Mark Millar’s latest offering already has movie deals being linked to it, and it is easy to see why. The success of his stories being adapted to screen with Kick-Ass and Kingsman: The Secret Service gives a creative pedigree studios are seeking, but right from the first page Chrononauts feels that it is made for the screen.
Starting with an F-14 Tomcat plane from the seventies being found inside a several thousand year old temple, it proves to Dr Corbin Quinn that the time travel technology he has been working on will succeed. In an opening that could easily have been the first twenty minutes of an eighties classic sci-fi adventure movie, the excitement builds to the human test of the technology.
Doctor Quinn, whose focus on his work has already cost his marriage, is joined in his adventures by time travelling buddy Doctor Danny Reilly, a more carefree lovable rogue. The experiment is overseen by a global audience, televised like a classic NASA rocket launches for the whole world to see, when inevitably something goes wrong.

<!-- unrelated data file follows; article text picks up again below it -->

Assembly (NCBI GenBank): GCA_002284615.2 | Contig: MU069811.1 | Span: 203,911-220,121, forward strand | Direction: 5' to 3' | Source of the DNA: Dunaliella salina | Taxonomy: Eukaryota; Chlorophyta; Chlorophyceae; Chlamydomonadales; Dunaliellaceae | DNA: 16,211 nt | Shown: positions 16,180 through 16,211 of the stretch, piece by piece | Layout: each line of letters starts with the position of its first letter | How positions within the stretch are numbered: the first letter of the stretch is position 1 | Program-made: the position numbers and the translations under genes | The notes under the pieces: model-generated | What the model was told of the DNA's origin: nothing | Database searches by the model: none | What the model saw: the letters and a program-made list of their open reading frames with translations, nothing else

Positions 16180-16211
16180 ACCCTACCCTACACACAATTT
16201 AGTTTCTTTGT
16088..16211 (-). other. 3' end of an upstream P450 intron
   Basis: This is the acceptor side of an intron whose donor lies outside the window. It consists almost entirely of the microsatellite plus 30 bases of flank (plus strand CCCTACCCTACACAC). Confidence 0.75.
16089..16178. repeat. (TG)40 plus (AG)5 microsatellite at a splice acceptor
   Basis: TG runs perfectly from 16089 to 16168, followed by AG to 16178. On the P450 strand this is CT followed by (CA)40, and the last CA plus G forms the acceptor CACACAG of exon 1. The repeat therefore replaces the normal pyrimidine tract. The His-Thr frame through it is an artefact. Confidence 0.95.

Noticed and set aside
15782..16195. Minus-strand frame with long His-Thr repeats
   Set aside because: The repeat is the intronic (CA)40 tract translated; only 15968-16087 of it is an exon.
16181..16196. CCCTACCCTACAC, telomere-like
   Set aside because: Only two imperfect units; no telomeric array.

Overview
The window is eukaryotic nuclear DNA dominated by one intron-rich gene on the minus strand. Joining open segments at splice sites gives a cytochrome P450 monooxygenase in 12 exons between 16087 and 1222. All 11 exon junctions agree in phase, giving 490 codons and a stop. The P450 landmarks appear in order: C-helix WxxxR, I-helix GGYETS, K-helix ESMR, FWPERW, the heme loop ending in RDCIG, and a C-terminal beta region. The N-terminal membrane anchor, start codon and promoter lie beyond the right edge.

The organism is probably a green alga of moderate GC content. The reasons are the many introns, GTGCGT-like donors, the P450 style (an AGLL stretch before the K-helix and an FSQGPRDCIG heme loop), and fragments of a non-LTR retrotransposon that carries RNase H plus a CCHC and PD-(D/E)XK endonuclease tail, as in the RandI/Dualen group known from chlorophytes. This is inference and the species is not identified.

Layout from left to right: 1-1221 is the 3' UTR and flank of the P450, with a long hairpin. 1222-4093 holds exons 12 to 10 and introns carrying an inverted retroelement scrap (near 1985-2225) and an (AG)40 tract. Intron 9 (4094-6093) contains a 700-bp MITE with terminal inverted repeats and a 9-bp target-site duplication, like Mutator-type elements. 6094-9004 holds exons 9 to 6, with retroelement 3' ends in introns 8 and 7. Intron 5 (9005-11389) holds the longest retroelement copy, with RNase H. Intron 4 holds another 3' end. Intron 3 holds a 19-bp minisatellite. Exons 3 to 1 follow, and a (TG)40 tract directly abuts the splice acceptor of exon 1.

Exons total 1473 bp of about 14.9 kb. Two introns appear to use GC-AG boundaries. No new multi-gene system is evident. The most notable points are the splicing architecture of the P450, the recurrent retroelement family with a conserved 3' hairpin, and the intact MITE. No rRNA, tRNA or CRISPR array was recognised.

Stepping through a device somewhere between a Stargate and the Time Tunnel, Quinn is knocked off course into a different time period. Risking all to save his friend Reilly leaps through time to try and save him. Will he succeed? The last page of issue one practically screamed for a radio announcer saying “Join us in the next exciting episode of…”
Chrononauts comes hot off the heels of Mark Millar’s Starlight (also rumoured to be undern negotiation to be brought to the screen as a series) which revisited an older Flash Gordon-esque character being taken back to the alien world he had once saved, and it seems as though Millar is trawling through the stories and comics of our youth and bringing them back to a modern world with his usual flair.
The artwork by Sean Gordon Murphy (Hellblazer: City of Angels, Punk Rock Jesus) is stunning, and continues the feel of a tribute to classic sci-fi. Variant cover artwork for upcoming issues even feature a Back to the Future variant (issue three). The comic has a great sense of adventure and humour, and for lovers of classic sci-fi adventure it is definitely one to put on the pull list.